Third, alternate suspect in Greg Kelley case also lived in home

Greg Kelley leaving the Williamson County Jail on Aug. 22, 2017 after a judge granted him bond. (KXAN Photo)
Greg Kelley leaving the Williamson County Jail on Aug. 22, 2017 after a judge granted him bond. (KXAN Photo)

GEORGETOWN, Texas (KXAN) — Newly filed paperwork that will be sent to the Court of Criminal Appeals in an effort to get Greg Kelley’s conviction overturned says his trial attorney had a conflict of interest which led her to exclude two other possible suspects.

The memorandum states, Patricia Cummings, represented another young man who lived at the McCarty home at the same time Kelley and Johnathan McCarty were living there. That individual, who KXAN is not naming since he hasn’t been charged in connection with this particular case, was represented by Cummings on a charge of indecency with a child prior to Kelley’s case.

According to the filing, the third possible suspect also bore a “facial resemblance” to Kelley, 22, as did McCarty, which Kelley’s attorneys have indicated is also an alternate suspect. “She could not protect her former client’s interests without abandoning Greg Kelley’s interests,” states Kelley’s attorneys in the filing.

The court documents indicate the third possible suspect was paroled on other felonies for which Cummings represented him. “His prison disciplinary records reflect his misconduct was almost exclusively sexual,” states the attorneys.

Kelley’s attorneys believe the third individual would have been an ideal candidate for a jury to consider as the “more likely assailant.” However, the attorneys say Cummings never suspected him or McCarty because of her conflict of interest.

Once the paperwork is filed on Friday, Judge Donna King is expected to make a decision on Monday to pass the findings on to the Court of Criminal Appeals who will make the final ruling on Kelley’s future.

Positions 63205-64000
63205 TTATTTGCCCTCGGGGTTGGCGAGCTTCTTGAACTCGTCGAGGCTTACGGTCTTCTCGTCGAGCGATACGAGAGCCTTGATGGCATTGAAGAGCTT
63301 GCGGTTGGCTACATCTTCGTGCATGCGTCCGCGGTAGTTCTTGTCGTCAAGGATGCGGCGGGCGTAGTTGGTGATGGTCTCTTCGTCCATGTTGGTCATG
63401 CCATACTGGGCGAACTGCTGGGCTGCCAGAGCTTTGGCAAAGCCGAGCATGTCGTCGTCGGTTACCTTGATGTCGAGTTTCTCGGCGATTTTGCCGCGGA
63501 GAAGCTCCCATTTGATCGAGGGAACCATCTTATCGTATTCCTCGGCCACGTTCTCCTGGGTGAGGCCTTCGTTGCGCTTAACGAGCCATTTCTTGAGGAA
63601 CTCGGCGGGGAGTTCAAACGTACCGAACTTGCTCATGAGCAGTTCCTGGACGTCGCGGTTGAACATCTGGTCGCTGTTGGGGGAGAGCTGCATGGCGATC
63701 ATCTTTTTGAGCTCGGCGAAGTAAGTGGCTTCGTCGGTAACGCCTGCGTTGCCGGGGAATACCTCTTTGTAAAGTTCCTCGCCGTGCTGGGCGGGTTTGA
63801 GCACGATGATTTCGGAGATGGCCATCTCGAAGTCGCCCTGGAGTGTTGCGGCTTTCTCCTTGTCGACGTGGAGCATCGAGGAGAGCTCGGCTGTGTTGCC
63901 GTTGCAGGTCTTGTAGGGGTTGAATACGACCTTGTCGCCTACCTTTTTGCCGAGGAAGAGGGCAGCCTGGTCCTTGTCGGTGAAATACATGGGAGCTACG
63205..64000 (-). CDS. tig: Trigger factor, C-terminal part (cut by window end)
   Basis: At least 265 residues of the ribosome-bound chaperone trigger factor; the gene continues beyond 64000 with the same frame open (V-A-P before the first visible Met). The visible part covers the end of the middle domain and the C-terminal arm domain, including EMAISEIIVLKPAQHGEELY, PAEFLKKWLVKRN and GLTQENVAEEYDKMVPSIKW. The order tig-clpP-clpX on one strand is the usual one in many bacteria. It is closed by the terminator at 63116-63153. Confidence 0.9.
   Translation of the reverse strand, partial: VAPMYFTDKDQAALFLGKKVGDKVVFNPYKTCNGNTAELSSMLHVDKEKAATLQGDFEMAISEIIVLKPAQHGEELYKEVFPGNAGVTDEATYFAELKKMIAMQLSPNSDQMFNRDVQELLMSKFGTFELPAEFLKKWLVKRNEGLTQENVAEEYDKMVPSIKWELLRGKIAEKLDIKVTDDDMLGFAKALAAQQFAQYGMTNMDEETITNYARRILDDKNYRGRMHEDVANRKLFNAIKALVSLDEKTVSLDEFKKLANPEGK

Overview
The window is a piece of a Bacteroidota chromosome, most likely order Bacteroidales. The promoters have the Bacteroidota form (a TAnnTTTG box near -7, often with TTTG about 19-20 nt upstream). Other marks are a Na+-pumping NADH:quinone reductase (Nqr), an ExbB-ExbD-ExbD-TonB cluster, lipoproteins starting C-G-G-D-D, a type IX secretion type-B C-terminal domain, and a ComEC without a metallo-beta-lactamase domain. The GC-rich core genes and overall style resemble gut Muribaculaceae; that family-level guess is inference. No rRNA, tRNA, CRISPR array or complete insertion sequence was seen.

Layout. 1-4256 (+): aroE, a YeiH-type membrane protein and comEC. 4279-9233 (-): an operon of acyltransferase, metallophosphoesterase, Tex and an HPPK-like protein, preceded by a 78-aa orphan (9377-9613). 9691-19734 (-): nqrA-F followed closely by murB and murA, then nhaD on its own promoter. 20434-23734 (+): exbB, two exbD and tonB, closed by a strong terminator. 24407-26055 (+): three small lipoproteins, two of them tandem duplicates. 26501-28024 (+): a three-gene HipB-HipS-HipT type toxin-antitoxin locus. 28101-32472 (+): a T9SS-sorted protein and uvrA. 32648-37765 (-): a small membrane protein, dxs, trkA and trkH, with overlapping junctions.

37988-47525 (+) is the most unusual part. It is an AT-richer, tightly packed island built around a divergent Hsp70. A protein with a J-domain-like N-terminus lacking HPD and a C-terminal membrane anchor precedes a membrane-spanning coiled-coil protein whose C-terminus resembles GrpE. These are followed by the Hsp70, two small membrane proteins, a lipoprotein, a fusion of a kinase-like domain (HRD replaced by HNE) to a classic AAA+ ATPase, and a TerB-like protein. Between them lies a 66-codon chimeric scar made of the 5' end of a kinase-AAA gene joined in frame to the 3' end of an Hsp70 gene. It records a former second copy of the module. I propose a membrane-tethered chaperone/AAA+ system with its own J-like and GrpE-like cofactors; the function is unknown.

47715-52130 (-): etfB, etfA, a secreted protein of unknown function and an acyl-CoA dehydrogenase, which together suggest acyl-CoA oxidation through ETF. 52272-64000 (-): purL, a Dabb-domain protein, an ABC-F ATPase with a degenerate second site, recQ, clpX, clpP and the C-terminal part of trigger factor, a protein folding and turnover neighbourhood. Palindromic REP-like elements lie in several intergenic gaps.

Back in August, Judge King determined that Kelley’s conviction should be set aside because he was “denied due process by virtue of a deficient police investigation,” and he was also “denied the effective assistance of trial counsel.”

Kelley, who was originally convicted and sentenced to 25 years in prison, was released on bond the same day King made her decision.

According to the judge’s filing, Detective Christopher Dailey with the Cedar Park Police Department was “reckless and uninformed” in how he obtained an arrest warrant for Kelley without investigating the case further. provides commenting to allow for constructive discussion on the stories we cover. In order to comment here, you acknowledge you have read and agreed to our Terms of Service. Users who violate these terms, including use of vulgar language or racial slurs, will be banned. If you see an inappropriate comment, please flag it for our moderators to review.

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